After weeks of negotiating and attempting to secure a solid plan, the state legislature did not come up with a deal for mayoral control of New York City schools before Wednesday’s end to the legislative session. So much anticipation roamed the halls of the Assembly and Senate chambers, but partisanship still stood in the way of Mayor de Blasio’s initiative. This issue has been going on for years now, as Mayor de Blasio has fought the state in order for him to go about his agenda, something he hoped to accomplish before re-election. Due to the rise of charter schools in New York City, the complicated aspect of this control over the schooling system is why a huge rift has emerged amongst the chambers of the state legislature, and why they couldn’t compromise on a deal. The Republicans advocated for more charter schools in the city, and in return would extend de Blasio’s mayoral control. But the Democrats would not budge.

The campaign to get this legislation through has been no easy task. From speaking to state legislators one-on-one to holding rallies in the city with City Council members and union representatives, de Blasio was ambitious in empowering the mayor’s office to protect its control over the education system in the city. This problem can be categorized as whether or not the state legislatures, Democrats specifically, should continue to put so much influence into the de Blasio administration and vice versa.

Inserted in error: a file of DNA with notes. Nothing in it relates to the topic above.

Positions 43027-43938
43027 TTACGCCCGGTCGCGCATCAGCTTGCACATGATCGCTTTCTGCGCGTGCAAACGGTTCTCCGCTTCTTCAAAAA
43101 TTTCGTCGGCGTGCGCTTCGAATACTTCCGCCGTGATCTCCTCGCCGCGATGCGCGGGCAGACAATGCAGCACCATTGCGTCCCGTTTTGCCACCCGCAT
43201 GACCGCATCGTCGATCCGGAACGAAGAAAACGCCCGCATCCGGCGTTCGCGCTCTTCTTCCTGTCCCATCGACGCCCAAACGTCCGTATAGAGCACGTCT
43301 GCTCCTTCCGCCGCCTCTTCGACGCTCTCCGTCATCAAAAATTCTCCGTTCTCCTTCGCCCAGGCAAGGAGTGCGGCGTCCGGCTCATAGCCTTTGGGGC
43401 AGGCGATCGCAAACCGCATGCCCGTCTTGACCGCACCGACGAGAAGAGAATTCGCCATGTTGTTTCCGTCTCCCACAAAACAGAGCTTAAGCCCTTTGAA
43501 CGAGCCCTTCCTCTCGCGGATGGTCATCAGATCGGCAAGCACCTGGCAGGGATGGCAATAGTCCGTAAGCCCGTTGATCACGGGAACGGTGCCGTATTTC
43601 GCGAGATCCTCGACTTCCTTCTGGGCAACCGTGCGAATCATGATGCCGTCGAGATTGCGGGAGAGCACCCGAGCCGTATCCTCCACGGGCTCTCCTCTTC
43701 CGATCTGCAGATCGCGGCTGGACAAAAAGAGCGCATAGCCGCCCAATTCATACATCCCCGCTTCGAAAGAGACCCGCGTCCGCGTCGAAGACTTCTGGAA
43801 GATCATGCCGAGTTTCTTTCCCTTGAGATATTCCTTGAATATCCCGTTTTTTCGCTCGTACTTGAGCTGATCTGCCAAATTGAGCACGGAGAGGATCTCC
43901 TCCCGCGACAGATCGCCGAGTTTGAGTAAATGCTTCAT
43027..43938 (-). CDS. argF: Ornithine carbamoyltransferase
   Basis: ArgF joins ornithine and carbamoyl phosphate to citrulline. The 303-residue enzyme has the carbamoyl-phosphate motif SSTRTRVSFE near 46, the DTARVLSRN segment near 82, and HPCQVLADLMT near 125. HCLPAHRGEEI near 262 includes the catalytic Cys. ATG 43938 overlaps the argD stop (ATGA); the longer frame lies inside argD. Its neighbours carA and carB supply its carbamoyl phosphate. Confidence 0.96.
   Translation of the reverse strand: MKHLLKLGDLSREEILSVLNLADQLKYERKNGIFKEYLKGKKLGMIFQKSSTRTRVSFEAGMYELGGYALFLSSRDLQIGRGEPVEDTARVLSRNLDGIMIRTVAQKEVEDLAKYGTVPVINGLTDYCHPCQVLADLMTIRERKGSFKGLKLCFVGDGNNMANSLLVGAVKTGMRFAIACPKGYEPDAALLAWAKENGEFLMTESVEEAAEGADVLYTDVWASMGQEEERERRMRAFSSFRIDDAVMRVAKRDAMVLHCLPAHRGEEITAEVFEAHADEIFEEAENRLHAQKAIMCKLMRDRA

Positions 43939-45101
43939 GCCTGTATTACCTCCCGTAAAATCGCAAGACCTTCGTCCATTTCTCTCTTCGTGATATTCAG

The overarching fear in all of this was Governor Cuomo’s position on the issue. The governor proposed a three-year extension, while the Assembly and the Senate’s Independent Democratic Conference pushed for two. Republican Senator John Flanagan, the Senate Majority Leader, stayed on course to commit to giving mayoral control to de Blasio with his own agenda in sight. This central issue became more partisan than usual, as deals were cut late into last night to finalize the remaining items of the legislative session. But legislators left Albany last night with each chamber having passed its own separate bill for mayoral control, and no final deal in sight. This has left the city to set up a board of education administrators to take charge. The historical implications of this halt will result in the possible permanent end of Mayor de Blasio’s control of the city schools.